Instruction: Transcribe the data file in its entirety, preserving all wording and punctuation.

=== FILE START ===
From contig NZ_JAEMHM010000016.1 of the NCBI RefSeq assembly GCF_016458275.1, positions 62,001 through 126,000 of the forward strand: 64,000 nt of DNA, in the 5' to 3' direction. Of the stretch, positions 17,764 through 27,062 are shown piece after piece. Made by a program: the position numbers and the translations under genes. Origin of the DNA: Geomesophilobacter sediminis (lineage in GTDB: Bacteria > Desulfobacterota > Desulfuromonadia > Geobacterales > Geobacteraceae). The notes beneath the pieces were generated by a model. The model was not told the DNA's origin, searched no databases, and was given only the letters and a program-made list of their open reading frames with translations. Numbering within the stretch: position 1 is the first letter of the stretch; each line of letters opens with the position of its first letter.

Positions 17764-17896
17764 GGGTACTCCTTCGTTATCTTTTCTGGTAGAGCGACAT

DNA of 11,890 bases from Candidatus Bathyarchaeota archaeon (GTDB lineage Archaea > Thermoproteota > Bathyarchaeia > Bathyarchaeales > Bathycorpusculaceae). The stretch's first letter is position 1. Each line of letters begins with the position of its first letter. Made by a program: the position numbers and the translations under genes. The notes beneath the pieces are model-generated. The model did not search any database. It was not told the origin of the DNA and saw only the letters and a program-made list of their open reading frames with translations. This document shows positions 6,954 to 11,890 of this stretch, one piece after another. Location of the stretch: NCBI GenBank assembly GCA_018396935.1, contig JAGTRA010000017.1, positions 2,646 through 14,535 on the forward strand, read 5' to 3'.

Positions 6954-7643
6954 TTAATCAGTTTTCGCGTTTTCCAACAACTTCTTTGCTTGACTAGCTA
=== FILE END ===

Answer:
From contig NZ_JAEMHM010000016.1 of the NCBI RefSeq assembly GCF_016458275.1, positions 62,001 through 126,000 of the forward strand: 64,000 nt of DNA, in the 5' to 3' direction. Of the stretch, positions 17,764 through 27,062 are shown piece after piece. Made by a program: the position numbers and the translations under genes. Origin of the DNA: Geomesophilobacter sediminis (lineage in GTDB: Bacteria > Desulfobacterota > Desulfuromonadia > Geobacterales > Geobacteraceae). The notes beneath the pieces were generated by a model. The model was not told the DNA's origin, searched no databases, and was given only the letters and a program-made list of their open reading frames with translations. Numbering within the stretch: position 1 is the first letter of the stretch; each line of letters opens with the position of its first letter.

Positions 17764-17896
17764 GGGTACTCCTTCGTTATCTTTTCTGGTAGAGCGACAT

DNA of 11,890 bases from Candidatus Bathyarchaeota archaeon (GTDB lineage Archaea > Thermoproteota > Bathyarchaeia > Bathyarchaeales > Bathycorpusculaceae). The stretch's first letter is position 1. Each line of letters begins with the position of its first letter. Made by a program: the position numbers and the translations under genes. The notes beneath the pieces are model-generated. The model did not search any database. It was not told the origin of the DNA and saw only the letters and a program-made list of their open reading frames with translations. This document shows positions 6,954 to 11,890 of this stretch, one piece after another. Location of the stretch: NCBI GenBank assembly GCA_018396935.1, contig JAGTRA010000017.1, positions 2,646 through 14,535 on the forward strand, read 5' to 3'.

Positions 6954-7643
6954 TTAATCAGTTTTCGCGTTTTCCAACAACTTCTTTGCTTGACTAGCTA